Rotenone is derived from the roots of the two legume plants Lonchocarpus sp. and Derris sp. originally from the East Indies, Malaya and South America. It is a moderately toxic phytochemicals, with a LD50 of 132 mg/kg to mammals. It is also extremely toxic to fish. It works as both contact and stomach poison. Rotenone is slower acting than most other botanical insecticides, taking several days to kill pests; however, pests stop feeding almost immediately. It degrades rapidly in air and sunlight. This bioactive molecule blocks respiration by electron transport on the complex I. It shows broad spectrum of activity on many insects and mite pests, including leaf feeding beetles, caterpillars, lice, mosquitoes, ticks, fleas, and fire ants.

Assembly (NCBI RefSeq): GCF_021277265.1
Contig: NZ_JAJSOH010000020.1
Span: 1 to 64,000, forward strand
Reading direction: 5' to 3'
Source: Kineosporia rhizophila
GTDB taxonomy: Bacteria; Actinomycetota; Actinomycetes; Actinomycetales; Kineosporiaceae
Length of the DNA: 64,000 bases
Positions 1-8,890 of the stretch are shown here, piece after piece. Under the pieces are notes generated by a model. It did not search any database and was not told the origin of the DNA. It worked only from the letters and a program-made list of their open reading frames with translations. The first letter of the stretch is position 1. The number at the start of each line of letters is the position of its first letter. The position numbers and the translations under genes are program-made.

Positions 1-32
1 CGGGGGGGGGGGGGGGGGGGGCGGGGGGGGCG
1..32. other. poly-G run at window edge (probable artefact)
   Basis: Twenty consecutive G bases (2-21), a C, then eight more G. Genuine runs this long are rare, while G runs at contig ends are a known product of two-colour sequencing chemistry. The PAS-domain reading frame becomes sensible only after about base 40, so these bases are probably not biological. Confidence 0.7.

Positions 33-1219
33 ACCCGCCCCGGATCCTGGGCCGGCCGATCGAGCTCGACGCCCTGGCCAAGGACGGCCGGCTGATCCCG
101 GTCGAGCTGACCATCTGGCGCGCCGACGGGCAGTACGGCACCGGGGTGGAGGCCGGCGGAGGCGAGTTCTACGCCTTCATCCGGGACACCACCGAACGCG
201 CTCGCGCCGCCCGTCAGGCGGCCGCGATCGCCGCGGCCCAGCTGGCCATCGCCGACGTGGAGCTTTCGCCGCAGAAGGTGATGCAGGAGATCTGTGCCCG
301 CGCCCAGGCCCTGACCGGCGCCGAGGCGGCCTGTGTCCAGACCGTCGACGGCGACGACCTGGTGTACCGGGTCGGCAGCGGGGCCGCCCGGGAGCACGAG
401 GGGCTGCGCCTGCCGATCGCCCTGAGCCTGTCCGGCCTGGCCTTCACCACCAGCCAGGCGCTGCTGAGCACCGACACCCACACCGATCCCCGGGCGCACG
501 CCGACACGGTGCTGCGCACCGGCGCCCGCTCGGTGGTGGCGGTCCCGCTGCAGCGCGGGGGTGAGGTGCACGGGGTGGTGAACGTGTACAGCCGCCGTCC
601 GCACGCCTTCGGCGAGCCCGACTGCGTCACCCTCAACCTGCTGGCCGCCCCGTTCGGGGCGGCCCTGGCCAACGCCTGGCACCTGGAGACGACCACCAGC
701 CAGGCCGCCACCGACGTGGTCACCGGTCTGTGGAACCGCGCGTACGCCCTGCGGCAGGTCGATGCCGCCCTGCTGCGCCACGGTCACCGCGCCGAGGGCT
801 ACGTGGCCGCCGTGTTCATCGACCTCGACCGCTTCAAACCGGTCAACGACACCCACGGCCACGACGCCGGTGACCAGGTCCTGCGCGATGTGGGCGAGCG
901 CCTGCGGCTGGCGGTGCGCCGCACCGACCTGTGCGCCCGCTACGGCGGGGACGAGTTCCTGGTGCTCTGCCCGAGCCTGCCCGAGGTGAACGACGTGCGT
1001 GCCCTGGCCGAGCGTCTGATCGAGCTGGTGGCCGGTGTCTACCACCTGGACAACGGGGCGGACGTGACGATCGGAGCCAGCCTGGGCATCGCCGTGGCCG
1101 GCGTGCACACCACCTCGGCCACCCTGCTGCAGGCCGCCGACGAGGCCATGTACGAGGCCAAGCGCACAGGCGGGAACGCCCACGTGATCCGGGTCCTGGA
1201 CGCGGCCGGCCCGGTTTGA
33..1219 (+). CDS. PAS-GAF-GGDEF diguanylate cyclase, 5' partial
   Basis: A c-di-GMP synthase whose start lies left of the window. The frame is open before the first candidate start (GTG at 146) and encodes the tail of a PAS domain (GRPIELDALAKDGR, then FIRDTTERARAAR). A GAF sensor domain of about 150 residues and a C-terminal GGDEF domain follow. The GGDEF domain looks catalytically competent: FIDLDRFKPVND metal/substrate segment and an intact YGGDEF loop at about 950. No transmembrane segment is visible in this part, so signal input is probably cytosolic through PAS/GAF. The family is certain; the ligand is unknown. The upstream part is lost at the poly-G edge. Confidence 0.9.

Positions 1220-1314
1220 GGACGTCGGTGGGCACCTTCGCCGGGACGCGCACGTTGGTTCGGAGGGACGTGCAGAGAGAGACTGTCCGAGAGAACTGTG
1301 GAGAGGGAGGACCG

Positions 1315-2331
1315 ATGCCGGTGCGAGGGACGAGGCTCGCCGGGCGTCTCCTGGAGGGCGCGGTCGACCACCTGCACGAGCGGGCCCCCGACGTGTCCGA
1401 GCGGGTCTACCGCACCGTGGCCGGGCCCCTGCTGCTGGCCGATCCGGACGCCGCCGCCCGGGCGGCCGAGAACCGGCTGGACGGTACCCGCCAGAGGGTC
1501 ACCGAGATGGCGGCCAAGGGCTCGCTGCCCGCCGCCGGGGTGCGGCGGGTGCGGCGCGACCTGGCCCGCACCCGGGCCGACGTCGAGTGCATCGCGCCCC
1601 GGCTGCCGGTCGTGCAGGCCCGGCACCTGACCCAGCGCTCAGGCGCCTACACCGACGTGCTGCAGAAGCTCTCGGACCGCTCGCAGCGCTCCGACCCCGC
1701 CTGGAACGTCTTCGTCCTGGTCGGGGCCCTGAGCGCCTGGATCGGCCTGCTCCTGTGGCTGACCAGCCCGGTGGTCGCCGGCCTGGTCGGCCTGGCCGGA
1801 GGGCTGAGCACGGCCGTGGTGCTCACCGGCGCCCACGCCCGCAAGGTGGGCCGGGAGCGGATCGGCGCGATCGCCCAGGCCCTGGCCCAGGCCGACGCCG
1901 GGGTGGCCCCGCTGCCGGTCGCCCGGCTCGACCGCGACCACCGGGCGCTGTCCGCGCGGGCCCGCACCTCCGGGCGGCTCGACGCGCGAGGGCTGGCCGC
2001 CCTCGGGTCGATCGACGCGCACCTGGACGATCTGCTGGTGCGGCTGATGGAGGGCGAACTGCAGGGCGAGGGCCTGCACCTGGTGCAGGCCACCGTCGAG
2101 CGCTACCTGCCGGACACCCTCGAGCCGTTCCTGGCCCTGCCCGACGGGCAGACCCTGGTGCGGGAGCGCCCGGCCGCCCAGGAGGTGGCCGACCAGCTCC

Asarone is natural insecticide isolated from Acorus calamus L. This biomolecule is more effective against adults ofSitophilus oryzae, Lasioderma serricorne, and Callosobruchus chinensis and shows both fumigant and contact toxicity.
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The phytochemicals used as insecticides are ecofriendly, easily biodegradable, non- or less toxic to non-target organisms and could be produced from locally available raw materials. This potential bio-active component of plant origin could be exploited for the development of novel molecules with highly precise targets for sustainable insect pest management in agricultural ecosystem.
Casida, J. E. and Quistad, G. B. 1995. Pyrethrum flowers: production, chemistry, toxicology and uses. Oxford University Press, Oxford, UK.
Isman, M. B. 2006. Botanical insecticides, deterrents, and repellents in modern agriculture and an increasingly regulated world. Annual Review of Entomology. 51: 45–66.